Sometime past midnight, walking through shadows
along side streets — a dark shape beside the curb.
Definitely not catlike. Up close, you say possum.
Black eyes glint back, but she doesn’t move.
not even a twitch of the prehensile tail. Playing
possum? After the week’s tragedy — a colleague’s dog
struck by a truck — he didn’t even stop — I’m convinced
the possum, too, has fallen prey to some vehicle.
Note the dark patch along the belly. I don’t want
to leave her. It’s April. Maybe she’s carrying
babies. Maybe that’s why she’s so still.
Before bed, you drive back to find her nosing
the opposite curb, turning a slow circle. Shock?
There’s nothing to do for a possum. Still,
this morning, I circle back, my organs lifting
when I don’t find her — I’m certain she’s female.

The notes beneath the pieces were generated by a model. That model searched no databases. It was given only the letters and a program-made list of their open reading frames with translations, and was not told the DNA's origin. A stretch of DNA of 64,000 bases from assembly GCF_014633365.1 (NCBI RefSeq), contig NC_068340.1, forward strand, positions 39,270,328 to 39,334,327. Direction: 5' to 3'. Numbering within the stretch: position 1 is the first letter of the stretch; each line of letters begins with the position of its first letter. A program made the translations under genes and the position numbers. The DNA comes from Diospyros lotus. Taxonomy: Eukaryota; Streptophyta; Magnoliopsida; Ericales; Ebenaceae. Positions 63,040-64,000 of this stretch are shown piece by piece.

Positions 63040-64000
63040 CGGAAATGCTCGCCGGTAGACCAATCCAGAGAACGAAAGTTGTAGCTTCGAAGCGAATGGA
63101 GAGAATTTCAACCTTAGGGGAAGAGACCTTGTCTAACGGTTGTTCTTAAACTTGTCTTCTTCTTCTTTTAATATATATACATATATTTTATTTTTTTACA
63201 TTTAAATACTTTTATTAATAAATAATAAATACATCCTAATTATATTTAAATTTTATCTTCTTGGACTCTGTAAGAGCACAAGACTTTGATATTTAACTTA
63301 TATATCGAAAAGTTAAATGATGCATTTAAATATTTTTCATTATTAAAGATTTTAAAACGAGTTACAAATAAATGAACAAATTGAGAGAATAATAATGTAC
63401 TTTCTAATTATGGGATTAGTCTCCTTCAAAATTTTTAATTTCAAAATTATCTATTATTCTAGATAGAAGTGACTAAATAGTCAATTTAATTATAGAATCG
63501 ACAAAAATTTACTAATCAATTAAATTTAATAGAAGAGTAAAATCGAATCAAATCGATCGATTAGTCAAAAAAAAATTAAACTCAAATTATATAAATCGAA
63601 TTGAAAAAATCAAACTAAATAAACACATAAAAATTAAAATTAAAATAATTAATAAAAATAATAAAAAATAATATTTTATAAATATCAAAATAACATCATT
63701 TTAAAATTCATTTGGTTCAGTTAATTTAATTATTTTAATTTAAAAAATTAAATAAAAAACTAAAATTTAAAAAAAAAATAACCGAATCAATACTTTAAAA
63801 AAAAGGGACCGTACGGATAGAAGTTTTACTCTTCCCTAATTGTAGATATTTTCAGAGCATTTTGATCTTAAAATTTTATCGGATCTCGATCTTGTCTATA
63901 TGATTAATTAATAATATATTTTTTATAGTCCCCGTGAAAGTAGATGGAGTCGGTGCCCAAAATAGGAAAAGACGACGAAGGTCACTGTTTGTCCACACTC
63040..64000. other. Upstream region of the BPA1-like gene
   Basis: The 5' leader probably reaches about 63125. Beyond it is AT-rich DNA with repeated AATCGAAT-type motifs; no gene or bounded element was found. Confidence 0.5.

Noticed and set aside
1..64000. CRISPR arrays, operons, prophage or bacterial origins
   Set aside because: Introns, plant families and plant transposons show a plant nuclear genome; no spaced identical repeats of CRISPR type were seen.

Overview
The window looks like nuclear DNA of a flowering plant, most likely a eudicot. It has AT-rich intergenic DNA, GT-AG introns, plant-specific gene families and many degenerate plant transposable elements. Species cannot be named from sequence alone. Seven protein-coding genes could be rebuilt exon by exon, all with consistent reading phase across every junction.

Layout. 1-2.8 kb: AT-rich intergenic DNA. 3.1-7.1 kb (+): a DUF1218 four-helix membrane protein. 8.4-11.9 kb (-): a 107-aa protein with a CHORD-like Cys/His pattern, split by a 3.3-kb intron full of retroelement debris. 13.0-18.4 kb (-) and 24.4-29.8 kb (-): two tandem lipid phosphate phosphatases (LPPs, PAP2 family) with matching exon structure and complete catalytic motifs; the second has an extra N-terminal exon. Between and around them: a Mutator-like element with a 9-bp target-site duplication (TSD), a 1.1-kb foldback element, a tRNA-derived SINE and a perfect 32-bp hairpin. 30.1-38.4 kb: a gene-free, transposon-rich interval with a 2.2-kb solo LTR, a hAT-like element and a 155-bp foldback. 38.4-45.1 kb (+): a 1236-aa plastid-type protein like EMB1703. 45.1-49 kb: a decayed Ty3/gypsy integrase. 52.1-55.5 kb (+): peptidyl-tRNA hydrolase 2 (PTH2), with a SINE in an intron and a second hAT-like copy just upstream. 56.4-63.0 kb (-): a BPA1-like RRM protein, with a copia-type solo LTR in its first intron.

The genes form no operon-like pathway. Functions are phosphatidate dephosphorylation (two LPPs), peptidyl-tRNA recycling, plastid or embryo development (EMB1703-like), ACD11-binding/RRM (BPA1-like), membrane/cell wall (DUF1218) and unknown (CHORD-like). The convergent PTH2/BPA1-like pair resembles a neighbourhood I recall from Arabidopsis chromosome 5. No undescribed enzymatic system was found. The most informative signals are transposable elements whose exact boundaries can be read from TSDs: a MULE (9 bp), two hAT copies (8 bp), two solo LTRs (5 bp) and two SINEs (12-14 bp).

I fight the desire to check the dumpster. Yes,
it’s hard to picture last night’s grizzled shape
curled in sleep beside me, though I like the idea
of a possum nesting in the hedge or beneath
the house. Last night, I dreamt a white bird,
unidentifiable but bigger than a hen, kept trying
to follow me home, though home, in the dream,
wasn’t West Texas. Someone else kept beating her
back. I felt each blow but kept moving.
And the white bird wouldn’t give up, no matter
that it was a long way, and that dark other
kept hurting her, though she didn’t cry out.
I knew the bird was part of me, but you said
the other person was me, too. Yes, I replied,
though I hadn’t realized it till then. Tonight,
I plan to tell you I want to go back
to the spot where the possum remained
gazing back at you, me, and our dog, remarkably aloof.
No, she wasn’t curious, and she didn’t seem
afraid, though we both could see her breathing.

Jaqueline Kolosov lives in West Texas, is an avid hiker, a yoga teacher, and one who would like to devote more time to languages and the visual arts. She is the author of young adult fiction and middle grade fiction as well as the author of several poetry books, including Modigliani’s Muse. See her very engaging blog at jacquelinekolosov.com.